Not many foreigners go to midweek Benfica league games in Lisbon in January, especially when it is pouring down. I can assert that confidently, as when I turned up at the Multimedia Bilheteria (ticket office) with my internet receipt they said, ‘Ah Mr Davies, we have been expecting you,’ just like in the Bond films. The stadium holds 65,000, but there were only about 30,000 there for the game against Marítimo, who are apparently almost the best team in Madeira. Even that modest claim was hard to believe as they crumpled to a 6-0 defeat, twice conceding two goals in a minute, on the second occasion in the form of two identical penalties.
Even though there were six goals it was about as exciting as watching Manchester United, and you can’t say worse than that these days. Though you can get tasty almond tarts delivered to your seat, which gives the Estádio da Luz the edge over Old Trafford, even in a downpour.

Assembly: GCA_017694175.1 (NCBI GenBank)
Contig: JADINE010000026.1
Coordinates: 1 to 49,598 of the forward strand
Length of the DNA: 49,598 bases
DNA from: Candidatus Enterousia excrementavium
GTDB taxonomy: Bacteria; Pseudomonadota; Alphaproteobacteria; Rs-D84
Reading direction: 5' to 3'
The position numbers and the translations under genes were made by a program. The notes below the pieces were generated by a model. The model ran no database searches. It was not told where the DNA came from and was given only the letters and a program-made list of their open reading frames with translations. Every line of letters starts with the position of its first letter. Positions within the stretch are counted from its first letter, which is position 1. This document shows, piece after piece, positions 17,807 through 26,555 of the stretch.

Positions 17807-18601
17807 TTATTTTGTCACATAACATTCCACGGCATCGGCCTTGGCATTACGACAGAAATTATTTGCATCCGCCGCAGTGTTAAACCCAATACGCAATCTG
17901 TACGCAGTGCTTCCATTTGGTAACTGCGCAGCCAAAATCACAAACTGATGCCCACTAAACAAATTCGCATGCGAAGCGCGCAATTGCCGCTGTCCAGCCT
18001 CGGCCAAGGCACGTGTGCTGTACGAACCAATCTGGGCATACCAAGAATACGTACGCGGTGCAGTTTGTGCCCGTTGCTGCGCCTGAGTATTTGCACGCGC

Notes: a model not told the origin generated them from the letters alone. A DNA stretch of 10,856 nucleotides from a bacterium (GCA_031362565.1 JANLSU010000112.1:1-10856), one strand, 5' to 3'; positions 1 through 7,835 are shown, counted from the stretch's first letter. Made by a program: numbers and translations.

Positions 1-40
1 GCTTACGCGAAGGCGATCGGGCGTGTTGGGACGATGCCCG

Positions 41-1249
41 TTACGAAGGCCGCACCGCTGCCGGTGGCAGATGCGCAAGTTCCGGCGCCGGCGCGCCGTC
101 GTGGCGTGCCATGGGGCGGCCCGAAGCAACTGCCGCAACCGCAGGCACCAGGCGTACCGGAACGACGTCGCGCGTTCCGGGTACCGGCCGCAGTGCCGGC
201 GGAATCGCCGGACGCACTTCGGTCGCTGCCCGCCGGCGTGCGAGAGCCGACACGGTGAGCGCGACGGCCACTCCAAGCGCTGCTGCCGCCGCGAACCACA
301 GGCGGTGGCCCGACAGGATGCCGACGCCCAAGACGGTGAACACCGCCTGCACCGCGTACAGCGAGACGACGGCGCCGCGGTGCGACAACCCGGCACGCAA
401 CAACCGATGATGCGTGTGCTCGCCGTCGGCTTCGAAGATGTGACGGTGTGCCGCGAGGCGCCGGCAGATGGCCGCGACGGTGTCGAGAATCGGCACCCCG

Apart from the footy, Portugal is in an interesting condition. Their recent elections delivered a tricksy outcome. The centre right remains the biggest party, but can’t form a majority government, so a leftist coalition is having a go, but it is an eclectic group of mainstream socialists, Corbynistas Portuguesas and some Varoufakian austerity-deniers. Whether you shake it or stir it, it looks about as stable as the shadow cabinet. If there weren’t so many other places to worry about in Europe we would be hearing a lot about the Portuguese threat to the stability and growth pact. If you could buy a put option on the Lusitanian economy, I think I would.